A collaborative project, supported by the UK’s Newton Fund and led by BIOVICI, will bring together the National Physical Laboratory (NPL), the University of Chongqing in China, Swansea University and industry partner CTN, to develop an innovative graphene-based sensor. The aim is to provide an easy, low-cost method of diagnosing hepatitis on the spot, and the graphene sensor is planned to be the first to simultaneously test for three types of hepatitis – A, B and C.

The team explained that to date, graphene electrochemical biosensors exist for diagnosing one type of hepatitis. This project, however, will develop sensors for the detection of three hepatitis types at a time, by using three graphene sensors, each tailored to identify the antibodies associated with a certain strain of hepatitis, integrated in a single test. Unlike conventional blood tests, this sensor will provide a non-invasive, quick and less expensive screening method. The ease and speed of this method will reportedly be beneficial for bulk testing of the food, agriculture and education workforces in China, for whom tests are obligatory.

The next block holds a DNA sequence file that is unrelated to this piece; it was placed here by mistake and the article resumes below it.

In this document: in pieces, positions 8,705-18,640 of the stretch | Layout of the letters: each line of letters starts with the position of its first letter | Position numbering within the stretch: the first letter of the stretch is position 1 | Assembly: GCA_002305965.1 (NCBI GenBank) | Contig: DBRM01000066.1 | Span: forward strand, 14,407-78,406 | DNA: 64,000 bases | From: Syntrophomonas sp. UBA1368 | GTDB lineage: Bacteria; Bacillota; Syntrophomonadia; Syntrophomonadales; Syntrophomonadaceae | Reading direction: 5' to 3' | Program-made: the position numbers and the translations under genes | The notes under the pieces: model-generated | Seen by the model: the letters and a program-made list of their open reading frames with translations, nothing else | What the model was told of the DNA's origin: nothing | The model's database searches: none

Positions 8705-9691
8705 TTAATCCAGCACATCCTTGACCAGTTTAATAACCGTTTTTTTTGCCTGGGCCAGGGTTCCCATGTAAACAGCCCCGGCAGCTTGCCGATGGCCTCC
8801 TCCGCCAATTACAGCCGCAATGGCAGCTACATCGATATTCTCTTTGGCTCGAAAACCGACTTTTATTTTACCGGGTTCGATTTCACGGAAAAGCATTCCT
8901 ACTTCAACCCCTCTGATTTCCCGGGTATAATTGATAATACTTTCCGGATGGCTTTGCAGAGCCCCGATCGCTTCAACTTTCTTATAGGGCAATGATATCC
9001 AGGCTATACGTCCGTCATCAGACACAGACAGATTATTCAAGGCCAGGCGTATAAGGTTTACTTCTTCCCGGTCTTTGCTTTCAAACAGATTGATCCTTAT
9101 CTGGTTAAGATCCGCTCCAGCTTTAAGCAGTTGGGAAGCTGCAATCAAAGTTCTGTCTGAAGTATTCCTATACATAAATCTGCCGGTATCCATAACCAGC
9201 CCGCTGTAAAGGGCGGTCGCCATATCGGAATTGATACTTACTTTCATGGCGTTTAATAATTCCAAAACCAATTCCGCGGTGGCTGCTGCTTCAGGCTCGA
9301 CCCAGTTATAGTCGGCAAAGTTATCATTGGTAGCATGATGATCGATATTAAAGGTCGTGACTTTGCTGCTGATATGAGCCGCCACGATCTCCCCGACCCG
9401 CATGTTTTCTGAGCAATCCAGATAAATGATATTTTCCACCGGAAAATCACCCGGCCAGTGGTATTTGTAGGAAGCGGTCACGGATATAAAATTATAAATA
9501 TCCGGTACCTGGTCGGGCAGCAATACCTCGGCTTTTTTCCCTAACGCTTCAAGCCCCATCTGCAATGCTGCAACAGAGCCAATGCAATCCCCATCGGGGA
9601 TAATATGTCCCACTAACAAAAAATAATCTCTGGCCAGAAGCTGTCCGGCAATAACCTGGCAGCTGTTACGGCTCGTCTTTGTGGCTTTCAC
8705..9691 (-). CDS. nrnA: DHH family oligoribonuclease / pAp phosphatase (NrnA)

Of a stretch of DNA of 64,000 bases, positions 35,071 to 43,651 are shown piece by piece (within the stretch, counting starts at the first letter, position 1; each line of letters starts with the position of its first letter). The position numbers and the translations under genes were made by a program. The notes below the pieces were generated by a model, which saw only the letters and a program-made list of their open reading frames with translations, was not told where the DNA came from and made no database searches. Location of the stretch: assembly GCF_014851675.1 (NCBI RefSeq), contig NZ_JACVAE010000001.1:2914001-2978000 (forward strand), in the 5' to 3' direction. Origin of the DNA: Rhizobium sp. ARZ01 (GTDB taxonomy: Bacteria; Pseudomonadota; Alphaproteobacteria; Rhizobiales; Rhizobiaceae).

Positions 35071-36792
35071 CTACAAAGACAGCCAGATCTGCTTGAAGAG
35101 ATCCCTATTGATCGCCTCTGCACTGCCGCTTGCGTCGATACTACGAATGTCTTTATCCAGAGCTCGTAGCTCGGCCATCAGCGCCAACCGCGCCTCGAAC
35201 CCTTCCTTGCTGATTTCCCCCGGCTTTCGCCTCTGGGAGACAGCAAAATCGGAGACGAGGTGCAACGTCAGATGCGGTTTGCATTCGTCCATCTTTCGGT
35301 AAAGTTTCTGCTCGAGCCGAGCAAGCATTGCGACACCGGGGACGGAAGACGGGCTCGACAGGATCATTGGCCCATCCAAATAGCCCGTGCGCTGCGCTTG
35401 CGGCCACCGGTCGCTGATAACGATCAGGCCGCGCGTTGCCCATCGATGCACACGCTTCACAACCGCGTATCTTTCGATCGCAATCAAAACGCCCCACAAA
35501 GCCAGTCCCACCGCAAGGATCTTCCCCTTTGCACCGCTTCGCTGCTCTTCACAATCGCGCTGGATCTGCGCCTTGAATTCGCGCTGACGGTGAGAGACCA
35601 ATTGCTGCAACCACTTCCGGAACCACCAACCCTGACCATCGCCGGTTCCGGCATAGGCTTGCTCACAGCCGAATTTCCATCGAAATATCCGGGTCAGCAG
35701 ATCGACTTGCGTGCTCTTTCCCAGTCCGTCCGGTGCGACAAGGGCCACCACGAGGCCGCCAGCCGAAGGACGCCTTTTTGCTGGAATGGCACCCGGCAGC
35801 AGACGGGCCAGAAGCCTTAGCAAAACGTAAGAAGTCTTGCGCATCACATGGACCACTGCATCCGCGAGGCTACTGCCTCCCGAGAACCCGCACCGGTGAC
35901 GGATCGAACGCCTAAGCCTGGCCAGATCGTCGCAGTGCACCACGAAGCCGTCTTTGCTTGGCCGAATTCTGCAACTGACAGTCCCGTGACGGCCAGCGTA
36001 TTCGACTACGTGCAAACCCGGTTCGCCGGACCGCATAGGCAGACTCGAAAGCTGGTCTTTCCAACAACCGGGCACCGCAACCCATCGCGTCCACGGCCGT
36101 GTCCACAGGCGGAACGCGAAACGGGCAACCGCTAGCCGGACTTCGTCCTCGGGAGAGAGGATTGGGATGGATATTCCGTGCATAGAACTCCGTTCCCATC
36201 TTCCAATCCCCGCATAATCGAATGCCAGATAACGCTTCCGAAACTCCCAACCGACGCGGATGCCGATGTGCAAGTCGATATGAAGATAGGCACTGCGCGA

Blood tests are currently used as the diagnostic method for hepatitis, which is not without its challenges: results can take several days, during which patients are still contagious and therefore a risk to the non-infected. Also, the technique is invasive and expensive, as it requires medical personnel.

The team’s approach is to use the graphene sensor technology to develop a point of care (POC) diagnostic for early detection and monitoring of multiple salivary or serum-based hepatitis biomarkers. This will be a novel, real-time monitoring sensor technology, based on chemically-modified graphene, that simultaneously monitors for hepatitis A, B and C. The test will be simple, low-cost and rapid, similar to a blood glucose sensor or pregnancy test, but testing saliva instead. This two-year project will develop a prototype, and establish the reliability, stability and sensitivity of the sensor in preparation for its commercialization. It is estimated that if the sensor is produced in large quantities, each device could be very inexpensive.

Each of the five partners involved in the project has a different role; The two Chinese partners, CTN and Chongqing University, are responsible for graphene device production and manufacturing. On the characterization side, NPL is carrying out electrical characterization and testing, whilst Swansea University is conducting chemical characterization. Lastly, BIOVICI, who develops next-generation POC diagnostic devices, is responsible for packaging and commercialization.



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